- New research suggests that a growing number of infertility treatment options for older women could increase the likelihood of complications, particularly if there are pre-existing cardiovascular risk factors.The Journal of the American Heart Association published the study Tuesday, which examined the risk of complications for women who had conceived via assisted reproductive technology (ART). The study found a higher risk of vascular complications such as irregular heartbeats or kidney injuries in hospitalized women who had ART treatment, as well as pregnancy complications such as placental separation, cesarean birth, or preterm births, than those who did not use ART.
ART is a group of infertility treatments that manipulate eggs or embryos in order to increase a woman’s chance of getting pregnant. This includes medication that controls ovulation, as well as procedures that surgically remove eggs, fertilize them, and then implant them into the uterus.
According the Centers for Disease Control and Prevention (CDC), such procedures have doubled their use in the past decade and are particularly popular with older women trying to conceive.
“However, the risk of developing or having conditions such as chronic high blood sugar, which can increase the risk for pregnancy complications, increases with increasing maternal age, specifically being 35 years old,” Dr. Pensee Wu, the study author, stated in a press release. Wu is a senior lecturer at Keele University School of Medicine, Staffordshire, United Kingdom. He is also a subspecialist in maternal and fetal medicine.
Wu stated that adverse pregnancy complications such as high blood pressure during pregnancy have been identified as risk factors for future heart disease.
The authors point out that maternal deaths due to cardiovascular disease are the most common cause. However, there is little evidence and inconsistent research on this topic. “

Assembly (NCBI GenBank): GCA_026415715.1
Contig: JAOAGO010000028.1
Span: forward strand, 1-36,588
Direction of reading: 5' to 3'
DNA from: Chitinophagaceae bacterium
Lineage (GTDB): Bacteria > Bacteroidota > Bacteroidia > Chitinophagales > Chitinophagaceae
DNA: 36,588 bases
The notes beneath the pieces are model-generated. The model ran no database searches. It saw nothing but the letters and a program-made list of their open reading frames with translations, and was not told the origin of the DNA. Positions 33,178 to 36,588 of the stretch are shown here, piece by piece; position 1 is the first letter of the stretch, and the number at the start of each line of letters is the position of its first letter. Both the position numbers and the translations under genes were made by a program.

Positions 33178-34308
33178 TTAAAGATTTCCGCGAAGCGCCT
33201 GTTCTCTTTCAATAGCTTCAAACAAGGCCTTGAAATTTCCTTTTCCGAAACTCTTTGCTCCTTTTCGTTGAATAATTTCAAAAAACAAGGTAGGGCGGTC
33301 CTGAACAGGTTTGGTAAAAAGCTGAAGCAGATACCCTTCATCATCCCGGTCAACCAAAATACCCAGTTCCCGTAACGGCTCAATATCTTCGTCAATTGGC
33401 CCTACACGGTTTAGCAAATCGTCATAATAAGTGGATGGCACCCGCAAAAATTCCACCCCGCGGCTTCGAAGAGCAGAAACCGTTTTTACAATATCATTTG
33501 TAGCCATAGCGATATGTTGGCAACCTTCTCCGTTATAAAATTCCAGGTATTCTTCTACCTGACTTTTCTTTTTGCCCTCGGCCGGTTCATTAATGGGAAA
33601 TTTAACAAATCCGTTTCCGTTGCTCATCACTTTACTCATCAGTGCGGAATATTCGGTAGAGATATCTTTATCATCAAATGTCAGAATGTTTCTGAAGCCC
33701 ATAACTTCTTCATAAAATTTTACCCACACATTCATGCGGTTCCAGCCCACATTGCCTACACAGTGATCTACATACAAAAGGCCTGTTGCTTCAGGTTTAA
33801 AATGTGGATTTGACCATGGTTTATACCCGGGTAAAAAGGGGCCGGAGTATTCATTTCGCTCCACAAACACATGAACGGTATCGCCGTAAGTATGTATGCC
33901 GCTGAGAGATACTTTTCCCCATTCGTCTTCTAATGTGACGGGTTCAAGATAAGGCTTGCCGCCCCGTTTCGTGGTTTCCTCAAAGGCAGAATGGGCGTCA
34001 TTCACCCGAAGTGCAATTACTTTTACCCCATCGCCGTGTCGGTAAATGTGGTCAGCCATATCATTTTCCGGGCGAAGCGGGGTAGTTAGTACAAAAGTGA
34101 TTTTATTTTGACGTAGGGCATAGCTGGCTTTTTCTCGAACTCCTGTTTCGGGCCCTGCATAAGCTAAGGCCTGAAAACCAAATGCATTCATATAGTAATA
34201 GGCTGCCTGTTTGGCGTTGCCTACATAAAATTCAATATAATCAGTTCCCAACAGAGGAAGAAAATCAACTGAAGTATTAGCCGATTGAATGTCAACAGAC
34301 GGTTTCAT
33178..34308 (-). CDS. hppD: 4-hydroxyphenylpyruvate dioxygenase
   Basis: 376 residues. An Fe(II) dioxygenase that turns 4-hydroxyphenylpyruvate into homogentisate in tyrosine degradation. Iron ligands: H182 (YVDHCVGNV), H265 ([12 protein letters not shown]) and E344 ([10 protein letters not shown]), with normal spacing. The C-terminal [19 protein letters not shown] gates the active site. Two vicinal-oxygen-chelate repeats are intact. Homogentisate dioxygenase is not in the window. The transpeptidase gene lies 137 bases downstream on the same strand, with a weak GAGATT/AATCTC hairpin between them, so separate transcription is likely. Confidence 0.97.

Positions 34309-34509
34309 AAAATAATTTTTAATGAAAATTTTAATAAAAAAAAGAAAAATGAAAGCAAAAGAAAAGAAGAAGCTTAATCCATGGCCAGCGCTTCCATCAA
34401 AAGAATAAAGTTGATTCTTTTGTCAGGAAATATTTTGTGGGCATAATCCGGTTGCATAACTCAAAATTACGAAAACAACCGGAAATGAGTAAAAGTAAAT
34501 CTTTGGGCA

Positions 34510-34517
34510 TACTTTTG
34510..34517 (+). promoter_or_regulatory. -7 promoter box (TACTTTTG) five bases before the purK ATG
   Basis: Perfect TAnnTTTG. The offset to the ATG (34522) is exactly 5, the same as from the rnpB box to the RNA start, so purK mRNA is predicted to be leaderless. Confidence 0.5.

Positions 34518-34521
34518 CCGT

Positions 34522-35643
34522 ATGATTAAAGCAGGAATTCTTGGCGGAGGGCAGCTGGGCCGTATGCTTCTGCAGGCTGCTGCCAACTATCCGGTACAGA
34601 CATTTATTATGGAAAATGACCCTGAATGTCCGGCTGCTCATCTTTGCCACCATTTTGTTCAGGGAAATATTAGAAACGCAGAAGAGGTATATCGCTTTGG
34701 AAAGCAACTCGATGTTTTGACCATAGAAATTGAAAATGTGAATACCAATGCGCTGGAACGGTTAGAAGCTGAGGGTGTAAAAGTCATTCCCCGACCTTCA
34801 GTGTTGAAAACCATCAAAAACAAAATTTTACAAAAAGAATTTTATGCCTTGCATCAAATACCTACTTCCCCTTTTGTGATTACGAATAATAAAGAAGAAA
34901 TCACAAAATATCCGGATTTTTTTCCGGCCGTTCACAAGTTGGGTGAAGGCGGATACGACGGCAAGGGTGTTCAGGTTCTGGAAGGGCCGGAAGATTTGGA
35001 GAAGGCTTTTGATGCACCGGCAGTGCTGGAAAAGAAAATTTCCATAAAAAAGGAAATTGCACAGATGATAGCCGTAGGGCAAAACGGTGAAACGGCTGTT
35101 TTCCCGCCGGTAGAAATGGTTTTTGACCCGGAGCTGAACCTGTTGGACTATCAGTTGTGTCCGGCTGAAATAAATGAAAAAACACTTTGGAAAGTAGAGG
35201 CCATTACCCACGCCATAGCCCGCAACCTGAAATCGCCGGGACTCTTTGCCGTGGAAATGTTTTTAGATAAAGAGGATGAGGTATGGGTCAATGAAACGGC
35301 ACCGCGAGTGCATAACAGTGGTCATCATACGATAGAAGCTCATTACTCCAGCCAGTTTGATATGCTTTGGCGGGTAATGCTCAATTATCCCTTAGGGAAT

New study looked at hospital discharge records for 2008-2016 for approximately 106,248 births for babies with ART and 34.2 million for those who were not. The study found that women who had ART conceived were seven years older than those who did not. Pre-existing conditions such as diabetes, high blood pressure, and obesity were also more common in these women.
Infertility treatment for women to conceive was more than 2.5x more likely to cause kidney failure. There were also a 65% greater chance of developing irregular heartbeats, which is known as an arrhythmia.
These women were also more likely to experience pregnancy complications. The ART group had a 57% higher chance of placental abruption (a serious condition where the placenta splits from the uterus lining); a 38% greater risk of having a Cesarean section; and a 26% greater risk of having their baby prematurely delivered. The risk of complications was higher for women who had cardiovascular risk factors. However, it was not the highest for those who did.
Wu stated that it was surprising that assisted reproductive technology was not only associated with pre-existing conditions, or among older women who are undergoing treatment.
Women who had ART performed also received more hospital charges than women who had a normal pregnancy. The average charge was $18,705, while the average cost for a non-ART conceive was $11,983.
Wu stated that these findings highlight the importance of counseling women about the dangers associated with infertility treatment.
Wu stated that ART should be discussed with anyone with existing cardiovascular risk factors. It is important that women are aware that assisted reproductive technology can increase the risk of complications during pregnancy. This will need to be closely monitored, especially during childbirth. These risks should be communicated to specialists and primary health care providers. Strategies to reduce them should also be discussed and implemented. “
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